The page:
Author Cohen, having been outed in the press as the source of records pertaining to the shoplifting conviction of the political rival of his client in a gubernatorial campaign, sued the paper for breach of contract as they had agreed to use him as an anonymous source. The case, Cohen vs. Cowles Media, eventually reached the Supreme Court and is now studied in First Amendment law. Here he provides his account of those events from the origins of his involvement in the political campaign to the eventual resolution of the case. Annotation ©2005 Book News, Inc., Portland, OR (booknews.com)
"You Are Being Lied To" is a massive collection of articles that ruthlessly destroy the distortions, myths, and outright lies that are fed to us by the government, the media, corporations, history books, organized religion, science and medicine, and society in general. No one is spared, and all sacred cows are candidates for the grinder.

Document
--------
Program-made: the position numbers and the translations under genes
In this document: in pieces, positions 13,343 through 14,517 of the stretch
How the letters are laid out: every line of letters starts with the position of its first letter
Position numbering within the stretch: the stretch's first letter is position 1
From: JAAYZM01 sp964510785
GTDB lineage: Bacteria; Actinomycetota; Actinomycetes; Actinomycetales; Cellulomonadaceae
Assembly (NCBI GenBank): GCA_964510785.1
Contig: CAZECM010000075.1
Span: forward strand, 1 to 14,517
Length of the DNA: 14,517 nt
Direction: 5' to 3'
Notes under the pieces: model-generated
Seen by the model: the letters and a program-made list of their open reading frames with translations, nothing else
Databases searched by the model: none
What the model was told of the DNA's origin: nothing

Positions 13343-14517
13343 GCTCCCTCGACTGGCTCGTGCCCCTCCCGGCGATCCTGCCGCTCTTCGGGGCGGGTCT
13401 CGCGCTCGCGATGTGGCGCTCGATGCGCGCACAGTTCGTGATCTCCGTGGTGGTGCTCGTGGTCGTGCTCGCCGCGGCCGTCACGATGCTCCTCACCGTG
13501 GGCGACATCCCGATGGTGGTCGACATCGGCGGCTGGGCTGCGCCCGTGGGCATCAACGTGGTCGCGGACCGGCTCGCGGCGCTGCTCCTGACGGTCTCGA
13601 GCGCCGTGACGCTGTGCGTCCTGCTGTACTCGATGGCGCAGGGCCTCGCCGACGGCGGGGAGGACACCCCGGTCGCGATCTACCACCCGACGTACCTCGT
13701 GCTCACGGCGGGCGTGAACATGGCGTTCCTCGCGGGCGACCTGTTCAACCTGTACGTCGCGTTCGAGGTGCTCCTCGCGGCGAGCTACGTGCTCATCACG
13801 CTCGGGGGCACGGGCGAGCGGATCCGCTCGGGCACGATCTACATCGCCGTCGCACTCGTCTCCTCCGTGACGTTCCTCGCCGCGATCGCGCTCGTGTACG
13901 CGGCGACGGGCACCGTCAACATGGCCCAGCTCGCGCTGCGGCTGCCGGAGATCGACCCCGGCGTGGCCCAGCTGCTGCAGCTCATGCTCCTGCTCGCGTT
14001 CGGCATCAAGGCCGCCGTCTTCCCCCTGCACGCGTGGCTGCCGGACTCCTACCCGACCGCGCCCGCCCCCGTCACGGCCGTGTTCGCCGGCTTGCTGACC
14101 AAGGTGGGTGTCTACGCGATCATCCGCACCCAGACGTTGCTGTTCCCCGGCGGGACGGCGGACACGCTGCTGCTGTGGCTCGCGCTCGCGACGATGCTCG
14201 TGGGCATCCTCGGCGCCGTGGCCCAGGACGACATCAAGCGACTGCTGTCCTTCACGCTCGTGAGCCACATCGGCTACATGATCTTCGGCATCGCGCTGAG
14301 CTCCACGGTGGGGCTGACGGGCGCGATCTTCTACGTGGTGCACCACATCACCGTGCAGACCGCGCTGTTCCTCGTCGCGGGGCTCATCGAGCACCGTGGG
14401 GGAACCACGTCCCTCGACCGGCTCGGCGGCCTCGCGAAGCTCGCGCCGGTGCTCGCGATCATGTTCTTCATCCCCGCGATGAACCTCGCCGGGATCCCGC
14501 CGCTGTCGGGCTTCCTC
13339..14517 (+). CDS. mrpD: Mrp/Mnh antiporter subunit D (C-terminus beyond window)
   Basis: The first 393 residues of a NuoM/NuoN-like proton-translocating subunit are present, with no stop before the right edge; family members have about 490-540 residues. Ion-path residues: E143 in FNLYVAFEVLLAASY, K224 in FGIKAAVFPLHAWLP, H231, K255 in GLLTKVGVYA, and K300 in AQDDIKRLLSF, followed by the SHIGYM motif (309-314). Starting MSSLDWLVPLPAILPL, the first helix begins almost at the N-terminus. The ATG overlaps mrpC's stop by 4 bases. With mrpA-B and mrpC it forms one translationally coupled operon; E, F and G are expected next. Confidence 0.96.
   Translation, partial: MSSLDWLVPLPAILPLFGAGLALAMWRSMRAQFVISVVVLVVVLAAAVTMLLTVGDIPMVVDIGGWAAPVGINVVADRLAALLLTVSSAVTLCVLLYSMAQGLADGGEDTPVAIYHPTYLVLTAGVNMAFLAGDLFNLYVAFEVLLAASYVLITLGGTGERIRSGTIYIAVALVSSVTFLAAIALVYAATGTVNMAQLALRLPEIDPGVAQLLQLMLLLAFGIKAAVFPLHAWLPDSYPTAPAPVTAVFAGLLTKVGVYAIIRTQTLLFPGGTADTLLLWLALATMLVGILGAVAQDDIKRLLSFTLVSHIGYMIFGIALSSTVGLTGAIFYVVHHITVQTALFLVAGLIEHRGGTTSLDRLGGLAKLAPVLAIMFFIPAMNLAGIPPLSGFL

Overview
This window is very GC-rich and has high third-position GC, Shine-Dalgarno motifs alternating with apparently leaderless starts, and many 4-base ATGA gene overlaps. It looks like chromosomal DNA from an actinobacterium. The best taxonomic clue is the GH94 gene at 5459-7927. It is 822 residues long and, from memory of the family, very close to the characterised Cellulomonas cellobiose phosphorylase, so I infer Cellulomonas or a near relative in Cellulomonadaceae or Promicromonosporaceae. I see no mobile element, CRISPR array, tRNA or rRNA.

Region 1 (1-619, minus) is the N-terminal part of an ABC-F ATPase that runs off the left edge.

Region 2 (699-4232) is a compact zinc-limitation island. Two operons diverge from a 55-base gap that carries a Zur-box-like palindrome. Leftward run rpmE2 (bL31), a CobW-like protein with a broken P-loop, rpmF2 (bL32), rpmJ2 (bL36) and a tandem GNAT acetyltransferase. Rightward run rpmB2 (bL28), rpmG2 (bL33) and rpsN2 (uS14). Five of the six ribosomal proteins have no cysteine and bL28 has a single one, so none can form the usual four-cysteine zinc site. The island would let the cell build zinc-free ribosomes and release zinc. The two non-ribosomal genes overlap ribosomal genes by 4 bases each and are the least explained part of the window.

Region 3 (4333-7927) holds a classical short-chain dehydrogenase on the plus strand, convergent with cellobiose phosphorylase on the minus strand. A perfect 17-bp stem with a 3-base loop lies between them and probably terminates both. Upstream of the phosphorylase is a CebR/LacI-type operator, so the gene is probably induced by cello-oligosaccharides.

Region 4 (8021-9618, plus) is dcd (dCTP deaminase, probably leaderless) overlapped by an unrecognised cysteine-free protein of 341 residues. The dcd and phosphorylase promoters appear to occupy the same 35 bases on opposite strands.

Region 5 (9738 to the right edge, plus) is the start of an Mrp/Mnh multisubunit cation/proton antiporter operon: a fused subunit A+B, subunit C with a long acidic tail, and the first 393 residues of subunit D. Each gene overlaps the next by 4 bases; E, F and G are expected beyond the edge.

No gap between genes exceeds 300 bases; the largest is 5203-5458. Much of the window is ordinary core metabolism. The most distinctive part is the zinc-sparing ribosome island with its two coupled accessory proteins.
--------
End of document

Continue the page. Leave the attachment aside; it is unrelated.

Do you believe any of the following?
Alcoholics Anonymous is effective.Hackers pose a grave threat to the nation.There's a hidden code in the Bible.The Big Bang is an airtight fact.Thousands of species have gone extinct because of deforestation. Licking certain toads will get you high.Most terrorists are Middle Eastern.
Wake up You're being lied to.
This book acts as a battering ram against the distortions, myths, and outright lies that have been shoved down our throats by the government, the media, corporations, organized religion, the scientific establishment, and others who want to keep the truth from us. An unprecedented group of researchers--investigative reporters, political dissidents, academics, media watchdogs, scientist-philosophers, social critics, and rogue scholars--paints a picture of a world where crucial stories are ignored or actively suppressed and the official version of events has more holes in it than Swiss cheese. A world where real dangers are downplayed and nonexistent dangers are trumpeted. In short, a world where you are being lied to.
Among the revelations inside:
Pulitzer Prize-winning reporter Sydney Schanberg on John McCain's efforts to conceal information on POW/MIAsHoward Bloom on liars in the mediaRiane Eisler on the realities of human natureJames Ridgeway on tainted blood and moreJim Marrs on missing evidence in important casesGreenpeace cofounder Peter Moore on environmental mythsMichael Parenti on atrocities in KosovoDouglas Rushkoff on the information arms raceGary Webb on the gutless corporate mediaHoward Zinn on Columbus